Project

Radio Days

Viral Communications

Groups

Following the 2016 election, the entirety of the nation became conscious of its polarization. According to a study by the National Bureau of Economic Research*, polarization has increased among Americans since 1990. The study observes, however, that in 8 of the 9 measures of polarization, older individuals (70+ age group) show higher rates of increase in polarization than other age groups. This age group also utilizes social media less than other age-groups. Could it be that social media is not the root cause of polarization?

In order to explore this further, we looked at polarization through talk radio, which is commonly thought to have political influence. 

Following the 2016 election, the entirety of the nation became conscious of its polarization. According to a study by the National Bureau of Economic Research*, polarization has increased among Americans since 1990. The study observes, however, that in 8 of the 9 measures of polarization, older individuals (70+ age group) show higher rates of increase in polarization than other age groups. This age group also utilizes social media less than other age-groups. Could it be that social media is not the root cause of polarization?

In order to explore this further, we looked at polarization through talk radio, which is commonly thought to have political influence. 

"Talk radio’s potency in primary elections derives from hosts’ special relationship with listeners. Listeners consider hosts to be friends who share their sensibilities and worldviews—after all, they spend hours together each week. So listeners take a call to action from a host as seriously as they might if a friend or family member encouraged them to act. “ 

— Brian Rosenwald, author of Mount Rushmore: The Rise of Talk Radio and Its Impact on Politics and Public Policy.

Talk radio is a platform that's often overlooked during media analysis. It’s harder to track than digital platforms such as Twitter. Furthermore, stations pop up in rural and hard-to-reach areas.

The best available data on talk radio we found is kept by Nielsen, which offers this data for advertisers. Nielsen captures listenership data on a talk-radio market by assigning listening devices to a sampling of individuals in this market. This data is not without controversy*.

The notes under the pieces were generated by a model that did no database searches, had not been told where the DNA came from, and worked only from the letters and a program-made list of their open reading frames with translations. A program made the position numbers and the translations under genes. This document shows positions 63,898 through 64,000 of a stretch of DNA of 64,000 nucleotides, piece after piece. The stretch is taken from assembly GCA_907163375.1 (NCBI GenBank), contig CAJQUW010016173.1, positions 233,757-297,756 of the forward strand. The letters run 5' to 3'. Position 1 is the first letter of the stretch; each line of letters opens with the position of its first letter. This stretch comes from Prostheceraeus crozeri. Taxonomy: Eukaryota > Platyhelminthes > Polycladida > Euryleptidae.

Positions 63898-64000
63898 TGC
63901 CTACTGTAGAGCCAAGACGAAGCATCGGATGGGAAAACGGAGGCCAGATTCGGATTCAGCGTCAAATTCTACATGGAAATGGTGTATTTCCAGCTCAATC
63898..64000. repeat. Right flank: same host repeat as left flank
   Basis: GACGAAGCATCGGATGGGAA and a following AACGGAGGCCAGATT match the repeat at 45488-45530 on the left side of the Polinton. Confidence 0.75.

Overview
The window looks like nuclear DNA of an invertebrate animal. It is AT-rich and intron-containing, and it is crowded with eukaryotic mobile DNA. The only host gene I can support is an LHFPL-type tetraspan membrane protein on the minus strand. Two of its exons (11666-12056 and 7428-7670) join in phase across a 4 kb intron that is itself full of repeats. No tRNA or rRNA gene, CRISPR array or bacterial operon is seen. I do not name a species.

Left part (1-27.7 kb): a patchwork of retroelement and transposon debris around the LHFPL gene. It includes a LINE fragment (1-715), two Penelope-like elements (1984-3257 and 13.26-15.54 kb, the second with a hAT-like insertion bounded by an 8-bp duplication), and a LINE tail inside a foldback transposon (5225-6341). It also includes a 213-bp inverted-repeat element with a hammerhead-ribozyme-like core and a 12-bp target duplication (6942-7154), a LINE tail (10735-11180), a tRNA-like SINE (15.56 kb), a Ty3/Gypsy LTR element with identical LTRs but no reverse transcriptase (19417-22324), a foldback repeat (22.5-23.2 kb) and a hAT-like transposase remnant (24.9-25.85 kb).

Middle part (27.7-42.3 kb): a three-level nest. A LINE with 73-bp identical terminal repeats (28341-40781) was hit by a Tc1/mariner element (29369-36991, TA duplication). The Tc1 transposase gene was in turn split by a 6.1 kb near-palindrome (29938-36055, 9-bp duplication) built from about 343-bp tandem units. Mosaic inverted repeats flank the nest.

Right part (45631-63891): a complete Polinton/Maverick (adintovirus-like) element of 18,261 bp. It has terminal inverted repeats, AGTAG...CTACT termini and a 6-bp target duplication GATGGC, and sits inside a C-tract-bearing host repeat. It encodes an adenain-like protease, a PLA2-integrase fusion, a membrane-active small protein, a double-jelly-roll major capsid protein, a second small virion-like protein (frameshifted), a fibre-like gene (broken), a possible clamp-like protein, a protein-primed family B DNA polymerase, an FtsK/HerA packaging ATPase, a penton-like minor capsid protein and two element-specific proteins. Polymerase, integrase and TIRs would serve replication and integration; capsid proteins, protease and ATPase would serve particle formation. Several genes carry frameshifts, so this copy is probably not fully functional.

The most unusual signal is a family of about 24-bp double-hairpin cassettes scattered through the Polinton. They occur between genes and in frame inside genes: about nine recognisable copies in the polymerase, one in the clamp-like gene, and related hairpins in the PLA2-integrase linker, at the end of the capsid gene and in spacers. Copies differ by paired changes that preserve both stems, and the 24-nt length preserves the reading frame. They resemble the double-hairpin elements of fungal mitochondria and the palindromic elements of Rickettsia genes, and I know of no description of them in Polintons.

The Nielsen top-line rating data provide measurements of the share of listenership for every radio station in 260 radio markets across the USA. The data-sets also contain population information for the markets. The smallest market tracked has a population of 79,000 people.

We set about labeling each talk-radio station as either liberal or conservative depending on which shows it hosts. Since there is no TV Guide for radio, we collated information from radio-show listings for Rush Limbaugh and NPR. We found little overlap in the stations of these two shows. By labeling these talk radio-stations as left-leaning or right-leaning, we were then able to create a score for each market. For example, if a market in Boston had a majority of its listenership being dedicated to liberal stations, it would have a high liberal score.

The 2D maps below show the Nielsen Top Line Ratings data for listenership. The bubbles represent radio markets that are tracked by Nielsen. The size of the bubble represents the population of listeners in the market. Each bubble is interpolated between red and blue, indicating the percentage share of conservative talk radio stations in the market. The counties are colored based on unemployment in the USA.

The first map shows the markets with a majority of hours listened to conservative stations. These markets are smaller and more disbursed across the nation.

The second map shows markets with a majority of hours listened to liberal stations. They are larger and more concentrated in big cities.

The final map shows both the conservative and liberal markets together. You can play with the data at: https://radiodays.netlify.com/ and see the code at: https://github.com/Kallirroi/radiodays

+ Boxell, Levi, Matthew Gentzkow, and Jesse M. Shapiro. "Greater Internet use is not associated with faster growth in political polarization among US demographic groups." Proceedings of the National Academy of Sciences (2017): 201706588.